The shootings that go on in other neighborhoods are part of a broader gang war. If the US would change drug policy, the violence would decrease. Milton Friedman was right about the War on Drugs. There is only so much a city government can do to stop that kind of violence, although very liberal gun laws might help. Changing educational policy to allow for school choice would help. Lowering minimum wage and mandatory union laws so people could have better opportunities to find work would help.
Politicians say they want to do something-but their solutions are always the same. More laws, more regulations, higher taxes. At the same time, the gang leaders help them get out the vote, so there is little incentive to change when politicians are just interested in power and not helping the electorate.
If you lose the lakefront and the Loop, you will lose Chicago. My wife and I have always said, upper middle class and wealthy people will put up with a lot to live in a city. They’ll pay taxes to a point and absorb the increased cost, to a point. It is convenient and all the things that come with city living are great. But, as soon as they don’t feel secure, they are out.
We haven’t reached that tipping point, but that’s the way momentum is going right now.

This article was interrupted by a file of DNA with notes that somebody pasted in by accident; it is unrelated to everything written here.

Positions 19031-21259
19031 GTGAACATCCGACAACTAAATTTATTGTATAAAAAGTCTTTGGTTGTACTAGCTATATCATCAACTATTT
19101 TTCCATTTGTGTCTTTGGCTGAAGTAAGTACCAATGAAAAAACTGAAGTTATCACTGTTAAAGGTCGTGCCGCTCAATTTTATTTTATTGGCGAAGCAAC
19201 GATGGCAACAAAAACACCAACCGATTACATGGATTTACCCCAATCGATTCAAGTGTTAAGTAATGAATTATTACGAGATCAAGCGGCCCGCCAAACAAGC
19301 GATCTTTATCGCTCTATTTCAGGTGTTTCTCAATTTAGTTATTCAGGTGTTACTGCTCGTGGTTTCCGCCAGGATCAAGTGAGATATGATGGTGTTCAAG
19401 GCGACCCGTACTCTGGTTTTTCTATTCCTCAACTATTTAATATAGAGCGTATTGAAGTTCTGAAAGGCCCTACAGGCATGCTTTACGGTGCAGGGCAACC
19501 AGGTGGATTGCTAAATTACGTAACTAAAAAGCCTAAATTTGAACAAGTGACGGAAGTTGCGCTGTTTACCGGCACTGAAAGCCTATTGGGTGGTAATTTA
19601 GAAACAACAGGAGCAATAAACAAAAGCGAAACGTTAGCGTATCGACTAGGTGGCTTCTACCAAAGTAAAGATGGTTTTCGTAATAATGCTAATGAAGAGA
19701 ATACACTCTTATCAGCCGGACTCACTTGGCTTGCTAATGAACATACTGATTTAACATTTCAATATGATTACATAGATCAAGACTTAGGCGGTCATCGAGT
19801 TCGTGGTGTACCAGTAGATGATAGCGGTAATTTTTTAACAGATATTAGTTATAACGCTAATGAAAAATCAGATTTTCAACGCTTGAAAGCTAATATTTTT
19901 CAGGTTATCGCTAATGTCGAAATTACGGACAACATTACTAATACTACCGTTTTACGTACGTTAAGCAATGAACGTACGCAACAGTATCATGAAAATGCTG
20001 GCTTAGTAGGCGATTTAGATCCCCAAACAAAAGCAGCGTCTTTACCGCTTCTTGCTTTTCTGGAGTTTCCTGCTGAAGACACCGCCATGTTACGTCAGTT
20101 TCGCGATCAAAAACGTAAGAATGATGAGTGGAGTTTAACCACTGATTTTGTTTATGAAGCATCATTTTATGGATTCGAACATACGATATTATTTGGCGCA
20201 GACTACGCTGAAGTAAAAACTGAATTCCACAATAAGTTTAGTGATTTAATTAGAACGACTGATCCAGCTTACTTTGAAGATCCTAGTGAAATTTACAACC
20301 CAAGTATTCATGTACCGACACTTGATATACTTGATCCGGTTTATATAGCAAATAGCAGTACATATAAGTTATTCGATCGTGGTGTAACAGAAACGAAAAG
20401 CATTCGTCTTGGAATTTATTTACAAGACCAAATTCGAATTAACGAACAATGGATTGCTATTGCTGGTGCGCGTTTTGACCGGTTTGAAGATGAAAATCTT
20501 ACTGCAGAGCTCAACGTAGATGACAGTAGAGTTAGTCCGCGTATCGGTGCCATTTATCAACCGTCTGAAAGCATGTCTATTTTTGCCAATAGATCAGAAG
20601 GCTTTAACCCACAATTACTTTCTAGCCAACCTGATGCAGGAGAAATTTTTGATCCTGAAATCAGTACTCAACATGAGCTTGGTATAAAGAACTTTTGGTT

The shooting victim, Peter Fabbri age 54, died on Sunday. (Chicago Tribune)
Chicago is a one-party city, and its democrat rulers are dependent on votes from minorities. If those pols continue to represent preferentially that particular constituency and to address its grievances, Chicago police will continue to be handcuffed, crime will increase dramatically and violent crime will expand into good neighborhoods. The inevitable consequence will be white flight, the collapse of commerce and real estate values, and the transformation of Chicago into Detroit.
The Rio Olympics went off with a bang on the eve of the opening ceremonies.
A man initially described by Brazilian authorities as a Russian diplomat killed a would-be robber with the assailant’s own gun on Thursday near the city’s Olympic Park. The decedent smashed the man’s window in an alleged robbery attempt. The prey-turned-predator reportedly struggled with the man, used jiu-jitsu to pull the assailant into the car, and then secured the thief’s own gun, which he used to shoot his attacker.
Eric Shawn believes that his investigation proves that he found the man who killed Jimmy Hoffa.
It was a hot July afternoon, nearly 92 degrees, when Teamsters president and labor icon Jimmy Hoffa is said to have opened the rear door of a maroon 1975 Mercury in the parking lot of the Machus Red Fox restaurant in Bloomfield Hills, Mich. and climbed in.
He was never seen again.
The FBI has expended countless resources in the ensuing decades in the hopes of finally solving this enduring American mystery with no success.
But I believe, based on my 2004 investigation, that Frank Sheeran did it. …
Sheeran, known as “The Irishman,” told me that he drove with Hoffa to a nearby house where he shot him twice in the back of the head. Our investigation subsequently yielded the corroboration, the suspected blood evidence on the hardwood floor and down the hallway of that house, that supports Frank’s story.